Sahar Amer: Veiling is one of the most visible signs of Islam as a religion and likely its most controversial and least understood tradition among non-Muslims, and perhaps surprisingly, among Muslims as well. Many non-Muslim and Muslim readers are often unfamiliar with the religious interpretations and debates over the Islamic prescription to wear the veil, the historical and political background to current anxieties surrounding the veil, or the range of meanings the veil continues to have for Muslim women around the world. In many ways, understanding the complex and often contradictory meanings of veiling is also understanding how Islam has come to mean so many different things to different peoples.

Continue reading


One rarely uses the term booming in publishing these days, but it’s fair to say that academic publishing about Islam is doing just that. New books are diverse in subject matter and house of origin, as this major religion’s world-shaping influence is being more closely examined.

University of North Carolina Press has three installments in its Islamic Civilization and Muslim Networks series. Sahar Amer’s What Is Veiling? (Sept.) will be joined in April 2015 by Ebrahim Moosa’s What Is Madrasa? and Bruce Lawrence’s Who Is Allah? Elaine Maisner, senior executive editor at the press, says more books are in the works to join this series. “Islamic studies is continuing to trend,” she notes. “We are interested in Islamic studies beyond the conventional link with fundamentalism, and we are finding some interesting work in the area of lived religion, and of progressive Islam.”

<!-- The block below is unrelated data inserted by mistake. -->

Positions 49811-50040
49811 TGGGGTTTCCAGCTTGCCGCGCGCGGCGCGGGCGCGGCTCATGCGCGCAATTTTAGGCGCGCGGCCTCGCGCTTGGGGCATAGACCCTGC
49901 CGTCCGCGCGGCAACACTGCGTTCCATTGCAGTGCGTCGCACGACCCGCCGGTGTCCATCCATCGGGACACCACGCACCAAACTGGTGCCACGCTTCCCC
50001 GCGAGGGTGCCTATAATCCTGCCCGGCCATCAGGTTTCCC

For publishers that can successfully hit the sweet spot in books on Islam in America—they need to be fresh enough to merit scholarly attention, but also mainstream enough for course adoption—the rewards can be great. At NYU, the 1998 title Servants of Allah: African Muslims Enslaved in the Americas has sold nearly 20,000 copies and was reissued in 2013 in a 15th-anniversary edition.

Oxford University Press has long had a deep list on the subject, and several key themes characterize its new titles in the field. Senior editor Theo Calderara says OUP’s newest releases investigate the history of Islam (In God’s Path: The Arab Conquests and the Creation of an Islamic Empire by Robert G. Hoyland, Oct.) and consider the complex relationships of Islam and politics (What Is an American Muslim? Embracing Faith and Citizenship by Abdullahi Ahmed An-Na’im, Feb.). In addition to producing its signature hefty handbooks on aspects of Islam, the press is adding to its Qur’anic studies program with such titles as Feminist Edges of the Qur’an by Aysha A. Hidayatullah (May).